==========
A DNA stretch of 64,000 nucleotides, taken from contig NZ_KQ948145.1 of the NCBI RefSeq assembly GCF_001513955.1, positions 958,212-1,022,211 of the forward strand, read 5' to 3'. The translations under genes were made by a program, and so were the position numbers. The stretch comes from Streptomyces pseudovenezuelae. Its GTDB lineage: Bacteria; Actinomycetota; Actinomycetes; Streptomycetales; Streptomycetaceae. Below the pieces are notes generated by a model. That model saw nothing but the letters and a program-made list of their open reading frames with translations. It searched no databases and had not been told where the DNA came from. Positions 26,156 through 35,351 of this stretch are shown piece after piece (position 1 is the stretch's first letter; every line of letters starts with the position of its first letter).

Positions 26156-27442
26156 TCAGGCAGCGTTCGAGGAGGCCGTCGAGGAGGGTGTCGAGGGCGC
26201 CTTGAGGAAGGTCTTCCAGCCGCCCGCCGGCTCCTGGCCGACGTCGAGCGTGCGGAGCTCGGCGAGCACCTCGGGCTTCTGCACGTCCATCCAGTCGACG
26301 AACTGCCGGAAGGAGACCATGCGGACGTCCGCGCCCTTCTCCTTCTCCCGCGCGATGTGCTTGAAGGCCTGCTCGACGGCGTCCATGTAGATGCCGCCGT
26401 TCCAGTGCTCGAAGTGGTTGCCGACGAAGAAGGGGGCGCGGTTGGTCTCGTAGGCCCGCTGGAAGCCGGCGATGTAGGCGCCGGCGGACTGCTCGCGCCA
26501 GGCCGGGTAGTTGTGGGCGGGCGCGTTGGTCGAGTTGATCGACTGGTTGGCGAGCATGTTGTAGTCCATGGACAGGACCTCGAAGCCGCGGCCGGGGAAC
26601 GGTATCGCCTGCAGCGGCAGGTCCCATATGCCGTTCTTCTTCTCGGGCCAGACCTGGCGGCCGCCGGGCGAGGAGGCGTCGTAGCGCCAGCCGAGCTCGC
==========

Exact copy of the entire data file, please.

A DNA stretch of 64,000 nucleotides, taken from contig NZ_KQ948145.1 of the NCBI RefSeq assembly GCF_001513955.1, positions 958,212-1,022,211 of the forward strand, read 5' to 3'. The translations under genes were made by a program, and so were the position numbers. The stretch comes from Streptomyces pseudovenezuelae. Its GTDB lineage: Bacteria; Actinomycetota; Actinomycetes; Streptomycetales; Streptomycetaceae. Below the pieces are notes generated by a model. That model saw nothing but the letters and a program-made list of their open reading frames with translations. It searched no databases and had not been told where the DNA came from. Positions 26,156 through 35,351 of this stretch are shown piece after piece (position 1 is the stretch's first letter; every line of letters starts with the position of its first letter).

Positions 26156-27442
26156 TCAGGCAGCGTTCGAGGAGGCCGTCGAGGAGGGTGTCGAGGGCGC
26201 CTTGAGGAAGGTCTTCCAGCCGCCCGCCGGCTCCTGGCCGACGTCGAGCGTGCGGAGCTCGGCGAGCACCTCGGGCTTCTGCACGTCCATCCAGTCGACG
26301 AACTGCCGGAAGGAGACCATGCGGACGTCCGCGCCCTTCTCCTTCTCCCGCGCGATGTGCTTGAAGGCCTGCTCGACGGCGTCCATGTAGATGCCGCCGT
26401 TCCAGTGCTCGAAGTGGTTGCCGACGAAGAAGGGGGCGCGGTTGGTCTCGTAGGCCCGCTGGAAGCCGGCGATGTAGGCGCCGGCGGACTGCTCGCGCCA
26501 GGCCGGGTAGTTGTGGGCGGGCGCGTTGGTCGAGTTGATCGACTGGTTGGCGAGCATGTTGTAGTCCATGGACAGGACCTCGAAGCCGCGGCCGGGGAAC
26601 GGTATCGCCTGCAGCGGCAGGTCCCATATGCCGTTCTTCTTCTCGGGCCAGACCTGGCGGCCGCCGGGCGAGGAGGCGTCGTAGCGCCAGCCGAGCTCGC